First, what exactly is TMJ?
TMJ is an abbreviation for the temporomandibular joint. Your TMJ is like any other joint in your body, and good preventive health habits will help a lifetime of happy smiles and chewing.
The TMJ is located at the base of the skull in front of the ear structure and connects the lower jaw with the upper jaw. Unlike most joints located in the body, the TMJ is unique in its structure, composed of a rounded protrusion of the mandible that sits against an indentation in the skull, and a disc-like structure made of a soft bone called cartilage found in between the two bones.
How does the TMJ work:
The TMJ works in two ways to open your mouth.
- The first way is like a hinge to simply open and close the mouth, like a hinge on a door.
- The second way is a sliding motion where your lower jaw moves down and forward. This motion helps the TMJ to move backward and forward and from side to side for actions such as eating and yawning.
What can happen to the TMJ?
A variety of symptoms may be linked to TMJ disorders. Pain, particularly in the chewing muscles or jaw joint, is the most common symptom. Like any other joint in the body, the TMJ can be fractured. A TMJ fracture can swell and become sore, causing limited movement of the lower jaw and pain radiating to the head and neck area.
Other symptoms include:
- Radiating pain in the face, jaw, or neck
- Jaw muscle stiffness
- Limited movement or locking of the jaw
- Painful clicking, popping or grating in the jaw joint when opening and closing the mouth
- A change in the way the upper and lower teeth fit together
What Causes TMJ Pain?
Sometimes, pain can come from the teeth themselves, as opposed to the TMJ and surrounding ligaments.
Work or personal stress can be a source of aggressive jaw activity, according to the American College of Prosthodontists, and a general dentist, orthodontist or prosthodontist are the most qualified people to look at your teeth and determine if this is the cause.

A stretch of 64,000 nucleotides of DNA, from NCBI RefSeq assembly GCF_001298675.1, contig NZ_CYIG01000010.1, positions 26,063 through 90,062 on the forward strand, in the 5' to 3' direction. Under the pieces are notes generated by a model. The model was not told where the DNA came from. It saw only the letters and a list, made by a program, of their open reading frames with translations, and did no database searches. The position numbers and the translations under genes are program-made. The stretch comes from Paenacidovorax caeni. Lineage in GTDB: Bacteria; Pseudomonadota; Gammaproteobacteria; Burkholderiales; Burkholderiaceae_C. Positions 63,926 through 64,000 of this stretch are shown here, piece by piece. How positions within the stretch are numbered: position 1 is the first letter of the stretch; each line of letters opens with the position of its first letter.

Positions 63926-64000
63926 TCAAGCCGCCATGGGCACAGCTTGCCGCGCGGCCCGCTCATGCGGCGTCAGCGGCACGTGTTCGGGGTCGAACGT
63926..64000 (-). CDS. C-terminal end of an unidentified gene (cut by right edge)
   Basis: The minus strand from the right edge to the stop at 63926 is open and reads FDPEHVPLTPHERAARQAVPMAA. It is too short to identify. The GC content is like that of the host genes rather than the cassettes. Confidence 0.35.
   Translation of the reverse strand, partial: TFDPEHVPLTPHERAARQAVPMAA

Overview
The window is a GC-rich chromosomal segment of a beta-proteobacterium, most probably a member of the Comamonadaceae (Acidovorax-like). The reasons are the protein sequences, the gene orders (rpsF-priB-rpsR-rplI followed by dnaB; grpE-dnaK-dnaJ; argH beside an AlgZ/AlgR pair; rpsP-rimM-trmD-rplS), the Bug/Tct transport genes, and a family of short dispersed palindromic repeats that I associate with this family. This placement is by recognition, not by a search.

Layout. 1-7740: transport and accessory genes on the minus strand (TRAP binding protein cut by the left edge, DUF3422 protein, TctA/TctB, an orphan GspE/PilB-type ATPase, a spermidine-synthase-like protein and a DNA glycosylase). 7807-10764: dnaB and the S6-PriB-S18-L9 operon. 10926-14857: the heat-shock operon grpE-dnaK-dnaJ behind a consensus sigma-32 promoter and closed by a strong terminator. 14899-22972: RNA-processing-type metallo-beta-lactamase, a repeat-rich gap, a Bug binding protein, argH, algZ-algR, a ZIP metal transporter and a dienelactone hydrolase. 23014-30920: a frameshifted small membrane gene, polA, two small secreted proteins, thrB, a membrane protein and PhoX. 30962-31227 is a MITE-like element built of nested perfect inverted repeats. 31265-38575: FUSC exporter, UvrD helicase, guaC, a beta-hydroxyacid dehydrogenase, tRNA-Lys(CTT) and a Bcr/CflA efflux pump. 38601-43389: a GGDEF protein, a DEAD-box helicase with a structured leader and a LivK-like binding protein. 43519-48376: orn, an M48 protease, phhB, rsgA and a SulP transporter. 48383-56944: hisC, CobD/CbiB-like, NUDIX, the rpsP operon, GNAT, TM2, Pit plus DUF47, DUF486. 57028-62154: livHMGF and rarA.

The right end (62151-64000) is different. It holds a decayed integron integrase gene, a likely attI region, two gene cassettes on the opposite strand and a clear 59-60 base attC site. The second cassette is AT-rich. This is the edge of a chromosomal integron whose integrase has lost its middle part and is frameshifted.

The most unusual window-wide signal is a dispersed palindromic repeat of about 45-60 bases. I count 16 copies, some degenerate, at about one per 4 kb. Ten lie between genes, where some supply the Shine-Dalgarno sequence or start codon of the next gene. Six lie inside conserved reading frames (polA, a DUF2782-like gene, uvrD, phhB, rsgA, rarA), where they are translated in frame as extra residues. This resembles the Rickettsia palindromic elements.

Clenching can also cause TMJ pain, and some patients exhibit this behavior at night while sleeping.
How to treat TMJ Pain:
Pain in the TMJ is often temporary, and can be treated with a combination of ice then heat to relieve the sore ligaments and muscles surrounding the joint. Over-the-counter pain medicines or nonsteroidal anti-inflammatory drugs such as ibuprofen, may provide temporary relief from jaw discomfort.
Your dentist may also prescribe a clear plastic bite/night guard, fabricated to help alleviate your symptoms after a thorough diagnosis has been made.
Although rare, surgery is sometimes required to correct TMJ problems. A referral to an oral and maxillofacial surgeon is sometimes appropriate and special imaging pictures of the joint may need to be taken to determine if surgery should be a part of your TMJ treatment.
You can also try eating soft foods, avoiding extreme jaw movements and practice gentle jaw stretching and relaxing exercises.
For most people, discomfort from TMJ disorders will eventually go away
on its own. Just like keeping your teeth healthy, your TMJ should warrant regular visits to your dentist to prevent complications during a routine dental exam.
Call us at 717-761-0341 to schedule an appointment!